Interaction between TERT and the DNA substrate are mediated with backbone interactions and the thumb loop and helix. The thumb helix makes contact with the phosphodiester backbone and ribose groups of the RNA-DNA hybrid, sitting in the minor groove. The thumb loop, which is a part of the thumb domain, sits parallel to the twist of the DNA primer, creating a network of backbone-and-solvent-mediated interactions. These interactions include the side chains of Lys416 and Asn432, both of which can hydrogen bind with the DNA backbone. The thumb domain's contact with DNA positions the nucleotides at the 3' end within the primer-grip region, which is formed by the backbone of residues Cys390 and Gly391 . This guides the 3'-end DNA nucleotides towards the active site of the enzyme. The TERT active site consists of three amino acid residues: Val342, Tyr256, and Gln308, which form parts of two short loops that are located on the palm subdomain. Residues Tyr256 and Val342 form hydrophobic pockets that are adjacent to three catalytic apartates, and accommodate the base of the nucleotide substrate. The TRBD domain forms a deep cavity on the surface of TERT that forms a gap allowing for nucleotide entry into the hole of the ring. This hole is important as it forms during TERT-TER assembly and it serves as the area for the placement of the RNA template in the interior of the ring.

When TERT is bound to nucleic acids, there is a small conformational change in the interior cavity of the ring. The diameter's size decreases, which could be related to TERT's association with TER (full-length RNA). More specifically, a change in the thumb domain and the TRBD toward the center of the ring creates a more narrow binding pocket than that of a substrate free TERT. Though not very clear, it is believed that this structural change is essential for the association of TERT with TER.

V. Telomere Replication

Repeat addition processivity is a process where telomerase adds multiple identical repeats of DNA to the ends of chromosome. This process is highly facilitated by the enzyme's integral RNA-templating region (TER). When telomere replication is initiated, pairing of the RNA-templating region with the incoming single stranded DNA primer occurs. Evidence suggests that the RNA template serves as the facilitator for several rounds of nucleotide addition and selectivity.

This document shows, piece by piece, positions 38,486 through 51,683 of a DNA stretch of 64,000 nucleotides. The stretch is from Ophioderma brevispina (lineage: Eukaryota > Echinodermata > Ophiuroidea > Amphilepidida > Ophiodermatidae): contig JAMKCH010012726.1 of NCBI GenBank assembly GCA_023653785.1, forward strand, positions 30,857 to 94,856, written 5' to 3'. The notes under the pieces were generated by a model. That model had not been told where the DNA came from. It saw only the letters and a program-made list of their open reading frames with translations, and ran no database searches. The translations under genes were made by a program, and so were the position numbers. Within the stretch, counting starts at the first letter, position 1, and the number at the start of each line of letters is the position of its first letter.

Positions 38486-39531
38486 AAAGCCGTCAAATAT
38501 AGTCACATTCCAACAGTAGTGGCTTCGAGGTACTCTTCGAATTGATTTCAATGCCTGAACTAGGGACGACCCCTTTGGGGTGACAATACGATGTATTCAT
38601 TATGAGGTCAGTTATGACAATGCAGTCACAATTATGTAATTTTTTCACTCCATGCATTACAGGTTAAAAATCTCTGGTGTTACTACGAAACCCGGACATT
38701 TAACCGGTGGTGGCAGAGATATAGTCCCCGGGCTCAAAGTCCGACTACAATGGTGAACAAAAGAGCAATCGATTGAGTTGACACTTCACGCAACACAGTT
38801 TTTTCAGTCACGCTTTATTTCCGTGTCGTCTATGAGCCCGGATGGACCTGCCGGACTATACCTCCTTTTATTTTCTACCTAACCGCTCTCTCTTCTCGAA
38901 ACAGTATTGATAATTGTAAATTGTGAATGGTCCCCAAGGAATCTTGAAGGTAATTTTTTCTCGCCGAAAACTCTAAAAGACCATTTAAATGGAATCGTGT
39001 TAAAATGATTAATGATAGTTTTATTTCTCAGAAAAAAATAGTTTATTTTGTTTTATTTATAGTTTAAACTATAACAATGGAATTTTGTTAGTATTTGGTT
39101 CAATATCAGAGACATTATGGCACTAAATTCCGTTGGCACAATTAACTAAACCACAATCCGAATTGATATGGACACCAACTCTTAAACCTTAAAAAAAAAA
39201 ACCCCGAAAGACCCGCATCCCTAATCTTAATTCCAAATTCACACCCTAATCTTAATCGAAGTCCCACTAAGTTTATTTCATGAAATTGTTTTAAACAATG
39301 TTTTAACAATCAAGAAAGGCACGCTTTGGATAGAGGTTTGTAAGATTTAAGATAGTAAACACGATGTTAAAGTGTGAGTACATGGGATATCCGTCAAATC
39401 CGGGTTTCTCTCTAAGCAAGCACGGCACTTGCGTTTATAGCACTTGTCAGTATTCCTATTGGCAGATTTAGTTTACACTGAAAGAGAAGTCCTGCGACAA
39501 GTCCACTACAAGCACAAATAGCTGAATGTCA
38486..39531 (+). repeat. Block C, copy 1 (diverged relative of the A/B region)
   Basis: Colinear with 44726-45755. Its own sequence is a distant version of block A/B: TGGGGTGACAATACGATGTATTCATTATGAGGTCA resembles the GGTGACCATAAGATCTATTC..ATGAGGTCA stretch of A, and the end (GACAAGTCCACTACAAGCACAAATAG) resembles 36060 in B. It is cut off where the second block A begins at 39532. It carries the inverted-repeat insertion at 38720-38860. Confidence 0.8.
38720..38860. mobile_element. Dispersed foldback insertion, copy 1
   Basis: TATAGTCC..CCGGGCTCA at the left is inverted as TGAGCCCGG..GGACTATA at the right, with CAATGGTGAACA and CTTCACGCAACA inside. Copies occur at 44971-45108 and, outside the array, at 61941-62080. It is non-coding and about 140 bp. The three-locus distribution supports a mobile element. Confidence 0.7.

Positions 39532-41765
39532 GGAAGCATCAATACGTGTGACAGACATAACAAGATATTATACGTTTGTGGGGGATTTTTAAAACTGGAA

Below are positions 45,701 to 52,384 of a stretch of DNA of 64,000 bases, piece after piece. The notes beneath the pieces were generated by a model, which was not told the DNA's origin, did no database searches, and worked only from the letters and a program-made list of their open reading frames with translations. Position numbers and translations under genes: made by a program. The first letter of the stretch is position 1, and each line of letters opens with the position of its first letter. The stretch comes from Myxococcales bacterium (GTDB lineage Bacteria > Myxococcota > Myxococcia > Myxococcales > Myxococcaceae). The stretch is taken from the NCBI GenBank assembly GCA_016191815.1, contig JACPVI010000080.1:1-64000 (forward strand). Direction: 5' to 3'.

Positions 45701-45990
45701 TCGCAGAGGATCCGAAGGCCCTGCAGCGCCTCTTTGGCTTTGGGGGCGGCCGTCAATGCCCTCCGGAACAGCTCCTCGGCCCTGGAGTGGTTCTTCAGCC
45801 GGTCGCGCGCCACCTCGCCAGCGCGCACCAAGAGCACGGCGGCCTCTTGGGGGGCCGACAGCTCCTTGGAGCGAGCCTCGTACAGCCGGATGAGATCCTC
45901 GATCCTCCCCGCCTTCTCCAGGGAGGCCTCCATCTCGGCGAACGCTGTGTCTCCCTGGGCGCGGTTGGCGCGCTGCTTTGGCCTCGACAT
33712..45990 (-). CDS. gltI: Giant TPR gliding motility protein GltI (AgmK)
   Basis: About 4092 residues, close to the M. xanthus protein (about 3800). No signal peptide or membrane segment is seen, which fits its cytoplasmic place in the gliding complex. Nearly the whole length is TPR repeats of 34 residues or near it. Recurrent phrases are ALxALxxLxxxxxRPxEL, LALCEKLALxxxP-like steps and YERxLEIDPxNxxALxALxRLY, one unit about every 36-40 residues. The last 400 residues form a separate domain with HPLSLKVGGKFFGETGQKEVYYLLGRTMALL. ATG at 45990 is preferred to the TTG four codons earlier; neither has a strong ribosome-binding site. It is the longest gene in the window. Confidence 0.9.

Telomerase is able to add multiple identical repeats to telomeres mainly by the association of the N-terminal portion of TERN with TER, the telomeric overhang, and the IFD motif. The TEN domain (which is not shown, but is indicated in pink in the link) is believed to be an important factor in addition processivity, as well as the association of TRBD with TER. Associations between TER and TRBD force the enzyme to stall when reaching the nucleotide located at the 5' end of this RNA template, halting replication. If this stalling occurs for long periods of time, the complex is destabilized and dissociation of the RNA-DNA heteroduplex results in the initiation of another round of telomere replication.


TERT-nucleic acid associations and domain organizations are similar to the structures observed for HIV RTs. In both systems, pairing of the templating region with the incoming DNA primer is necessary. Furthermore, the 3'-end of the DNA needs to be placed in the enzyme's active site in order for nucleotide addition to occur. Higher affinity binding also occurs in both structures due to domain rearrangements - the 3' end of DNA is more tightly bound to the active site during the enzymes' catalysis.
Both TERT and HIV RT involve the 2 and B' of the fingers and palm domains motif
. These positions assist the positioning of the solvent-accessible bases of the RNA template so that it is close to the active site for nucleotide binding. When either TERT or HIV RT interacts with DNA, the substrate is mediated by the thumb domain. Common mechanistic aspects of DNA replication, such as these, are seen in both substrates.

VII. References

Gillis, Andrew J., Anthony P. Schuller, and Emmanuel Skordalakes. 2008. Structure of the Tribolium castaneumi telomerase catalytic subunit TERT. Nature Structural and Molecular Biology 455: 633-637.

Mitchell, Meghan, Andrew Gillis, Mizuko Futahashi, Haruhiko Fujiwara, and Emmanuel Skordalakes. 2010. Structural basis for telomerase catalytic subunit TERT binding to RNA template and telomeric DNA. Nature Structural and Molecular Biology 17: 513-519.

Osanai, Mizuko, Kenji K. Kojima, Ryo Futahashi, Satoshi Yaguchi, and Haruhiko Fujiwara. 2006. Identification and characterization of the telomerase reverse transcriptase of Bombyx mori (silkworm) and Tribolium castaneum (flour beetle). Gene Section Evolutionary Genomics 376: 281-289.